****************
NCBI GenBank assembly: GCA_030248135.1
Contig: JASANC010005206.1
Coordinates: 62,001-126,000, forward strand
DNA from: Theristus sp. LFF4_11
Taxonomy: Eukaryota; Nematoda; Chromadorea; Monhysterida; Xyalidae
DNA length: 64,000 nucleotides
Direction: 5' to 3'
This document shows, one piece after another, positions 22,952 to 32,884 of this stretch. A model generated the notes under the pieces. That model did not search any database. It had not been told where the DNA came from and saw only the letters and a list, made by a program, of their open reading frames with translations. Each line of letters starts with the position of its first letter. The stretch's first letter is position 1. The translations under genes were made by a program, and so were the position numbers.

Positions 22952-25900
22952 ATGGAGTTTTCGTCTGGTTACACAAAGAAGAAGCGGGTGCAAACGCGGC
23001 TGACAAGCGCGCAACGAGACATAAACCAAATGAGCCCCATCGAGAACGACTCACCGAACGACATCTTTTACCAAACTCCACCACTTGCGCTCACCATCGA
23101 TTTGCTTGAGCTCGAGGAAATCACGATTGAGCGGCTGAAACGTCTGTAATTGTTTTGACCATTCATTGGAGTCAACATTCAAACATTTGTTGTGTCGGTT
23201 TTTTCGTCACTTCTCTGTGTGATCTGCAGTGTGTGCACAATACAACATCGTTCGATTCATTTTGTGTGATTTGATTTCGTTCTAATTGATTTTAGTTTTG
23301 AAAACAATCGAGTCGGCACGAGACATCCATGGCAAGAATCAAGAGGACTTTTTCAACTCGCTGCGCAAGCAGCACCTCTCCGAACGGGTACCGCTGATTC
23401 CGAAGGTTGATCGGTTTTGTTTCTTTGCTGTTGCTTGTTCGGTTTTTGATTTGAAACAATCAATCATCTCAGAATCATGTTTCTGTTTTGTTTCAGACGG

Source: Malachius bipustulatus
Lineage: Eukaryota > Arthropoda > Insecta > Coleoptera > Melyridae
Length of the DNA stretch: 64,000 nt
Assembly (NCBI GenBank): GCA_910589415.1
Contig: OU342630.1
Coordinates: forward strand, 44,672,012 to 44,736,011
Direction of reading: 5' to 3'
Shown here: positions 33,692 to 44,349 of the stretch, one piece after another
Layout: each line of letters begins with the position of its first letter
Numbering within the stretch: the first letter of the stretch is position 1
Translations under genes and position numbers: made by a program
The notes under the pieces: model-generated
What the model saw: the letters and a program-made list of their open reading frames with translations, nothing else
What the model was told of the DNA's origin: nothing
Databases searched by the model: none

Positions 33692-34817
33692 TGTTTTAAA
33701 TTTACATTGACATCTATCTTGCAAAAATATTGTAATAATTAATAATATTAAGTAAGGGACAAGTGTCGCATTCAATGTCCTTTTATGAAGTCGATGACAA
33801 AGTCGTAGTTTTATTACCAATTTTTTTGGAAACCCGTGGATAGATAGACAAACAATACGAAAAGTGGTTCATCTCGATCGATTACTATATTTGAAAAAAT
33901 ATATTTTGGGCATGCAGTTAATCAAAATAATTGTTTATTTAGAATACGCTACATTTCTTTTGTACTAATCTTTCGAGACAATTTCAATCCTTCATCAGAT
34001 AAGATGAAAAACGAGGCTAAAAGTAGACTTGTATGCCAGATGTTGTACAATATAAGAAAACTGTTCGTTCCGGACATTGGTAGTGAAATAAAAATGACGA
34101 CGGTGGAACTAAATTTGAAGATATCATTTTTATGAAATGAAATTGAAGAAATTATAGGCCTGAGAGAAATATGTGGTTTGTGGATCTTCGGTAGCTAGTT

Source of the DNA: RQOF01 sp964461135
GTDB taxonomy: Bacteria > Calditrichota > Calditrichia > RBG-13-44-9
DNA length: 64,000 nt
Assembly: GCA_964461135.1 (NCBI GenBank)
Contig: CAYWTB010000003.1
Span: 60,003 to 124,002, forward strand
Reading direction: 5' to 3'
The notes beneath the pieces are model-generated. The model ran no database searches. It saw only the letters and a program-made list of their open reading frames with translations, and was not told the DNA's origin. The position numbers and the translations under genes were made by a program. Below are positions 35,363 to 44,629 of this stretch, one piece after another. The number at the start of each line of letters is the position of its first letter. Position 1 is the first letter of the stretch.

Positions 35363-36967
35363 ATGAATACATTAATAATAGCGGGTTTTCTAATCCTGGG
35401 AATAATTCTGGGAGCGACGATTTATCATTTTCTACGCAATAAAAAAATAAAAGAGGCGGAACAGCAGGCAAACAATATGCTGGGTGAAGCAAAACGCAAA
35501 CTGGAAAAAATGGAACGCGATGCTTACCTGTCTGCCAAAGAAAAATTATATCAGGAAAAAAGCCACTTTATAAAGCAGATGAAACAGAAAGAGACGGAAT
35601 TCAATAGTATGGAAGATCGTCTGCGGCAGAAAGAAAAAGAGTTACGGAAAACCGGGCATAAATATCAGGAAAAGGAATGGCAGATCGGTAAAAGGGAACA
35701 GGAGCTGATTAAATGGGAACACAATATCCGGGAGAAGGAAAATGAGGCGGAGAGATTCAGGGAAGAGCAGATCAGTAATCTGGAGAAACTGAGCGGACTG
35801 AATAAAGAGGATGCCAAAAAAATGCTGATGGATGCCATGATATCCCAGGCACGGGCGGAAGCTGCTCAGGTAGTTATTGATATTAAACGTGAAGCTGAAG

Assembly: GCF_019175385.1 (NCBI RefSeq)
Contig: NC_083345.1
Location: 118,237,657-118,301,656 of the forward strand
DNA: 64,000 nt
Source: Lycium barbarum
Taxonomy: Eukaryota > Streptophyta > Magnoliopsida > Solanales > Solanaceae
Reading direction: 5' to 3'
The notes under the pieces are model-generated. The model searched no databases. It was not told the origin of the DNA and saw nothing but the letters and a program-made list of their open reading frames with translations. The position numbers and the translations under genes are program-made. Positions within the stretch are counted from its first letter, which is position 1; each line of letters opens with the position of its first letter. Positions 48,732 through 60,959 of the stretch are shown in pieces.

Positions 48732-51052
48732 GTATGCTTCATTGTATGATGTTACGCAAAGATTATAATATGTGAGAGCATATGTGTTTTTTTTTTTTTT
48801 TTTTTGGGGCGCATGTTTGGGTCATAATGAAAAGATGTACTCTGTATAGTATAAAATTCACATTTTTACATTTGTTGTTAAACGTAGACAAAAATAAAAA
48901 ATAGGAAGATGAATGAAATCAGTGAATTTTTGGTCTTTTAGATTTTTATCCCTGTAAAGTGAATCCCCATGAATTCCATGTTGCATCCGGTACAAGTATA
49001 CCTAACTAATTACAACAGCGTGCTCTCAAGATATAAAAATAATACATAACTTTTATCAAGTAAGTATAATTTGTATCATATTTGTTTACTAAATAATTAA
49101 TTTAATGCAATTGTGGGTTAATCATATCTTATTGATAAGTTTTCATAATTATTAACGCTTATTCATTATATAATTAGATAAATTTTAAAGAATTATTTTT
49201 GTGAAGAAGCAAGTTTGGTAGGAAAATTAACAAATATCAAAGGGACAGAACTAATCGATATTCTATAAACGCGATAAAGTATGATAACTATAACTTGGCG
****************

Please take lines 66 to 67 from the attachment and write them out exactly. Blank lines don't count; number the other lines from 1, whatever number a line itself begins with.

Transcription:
49101 TTTAATGCAATTGTGGGTTAATCATATCTTATTGATAAGTTTTCATAATTATTAACGCTTATTCATTATATAATTAGATAAATTTTAAAGAATTATTTTT
49201 GTGAAGAAGCAAGTTTGGTAGGAAAATTAACAAATATCAAAGGGACAGAACTAATCGATATTCTATAAACGCGATAAAGTATGATAACTATAACTTGGCG